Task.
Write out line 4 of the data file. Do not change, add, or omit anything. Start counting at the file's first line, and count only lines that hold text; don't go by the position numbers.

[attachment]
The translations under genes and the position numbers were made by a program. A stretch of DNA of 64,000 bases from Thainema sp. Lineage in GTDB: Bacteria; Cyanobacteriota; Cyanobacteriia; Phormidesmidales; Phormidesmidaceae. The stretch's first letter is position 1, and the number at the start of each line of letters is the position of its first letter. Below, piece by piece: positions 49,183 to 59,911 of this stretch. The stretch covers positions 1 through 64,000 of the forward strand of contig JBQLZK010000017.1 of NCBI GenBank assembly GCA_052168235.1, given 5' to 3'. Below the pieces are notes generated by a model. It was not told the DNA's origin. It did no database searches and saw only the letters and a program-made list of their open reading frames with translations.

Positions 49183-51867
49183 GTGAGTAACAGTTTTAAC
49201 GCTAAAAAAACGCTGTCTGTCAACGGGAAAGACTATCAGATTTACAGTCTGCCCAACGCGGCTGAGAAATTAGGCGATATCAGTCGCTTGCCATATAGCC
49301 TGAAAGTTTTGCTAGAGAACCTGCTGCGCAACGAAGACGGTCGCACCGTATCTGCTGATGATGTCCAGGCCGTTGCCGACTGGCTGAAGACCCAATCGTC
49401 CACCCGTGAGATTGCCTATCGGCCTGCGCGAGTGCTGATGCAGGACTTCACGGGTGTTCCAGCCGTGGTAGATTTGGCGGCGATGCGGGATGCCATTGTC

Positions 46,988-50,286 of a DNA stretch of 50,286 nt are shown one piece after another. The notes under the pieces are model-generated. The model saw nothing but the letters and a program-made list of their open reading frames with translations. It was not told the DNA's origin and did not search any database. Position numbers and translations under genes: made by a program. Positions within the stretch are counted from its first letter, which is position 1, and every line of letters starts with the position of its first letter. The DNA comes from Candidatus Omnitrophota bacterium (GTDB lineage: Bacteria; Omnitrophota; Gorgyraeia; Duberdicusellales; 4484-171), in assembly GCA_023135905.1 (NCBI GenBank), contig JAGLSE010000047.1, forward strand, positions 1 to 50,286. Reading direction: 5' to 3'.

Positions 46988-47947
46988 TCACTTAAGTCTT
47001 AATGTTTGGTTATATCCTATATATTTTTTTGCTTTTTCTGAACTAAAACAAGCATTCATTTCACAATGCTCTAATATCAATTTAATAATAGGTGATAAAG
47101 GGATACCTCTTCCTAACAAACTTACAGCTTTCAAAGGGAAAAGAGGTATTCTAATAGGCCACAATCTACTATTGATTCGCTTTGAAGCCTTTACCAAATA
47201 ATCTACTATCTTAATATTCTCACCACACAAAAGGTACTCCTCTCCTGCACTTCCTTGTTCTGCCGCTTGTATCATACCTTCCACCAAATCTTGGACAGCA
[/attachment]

49201 GCTAAAAAAACGCTGTCTGTCAACGGGAAAGACTATCAGATTTACAGTCTGCCCAACGCGGCTGAGAAATTAGGCGATATCAGTCGCTTGCCATATAGCC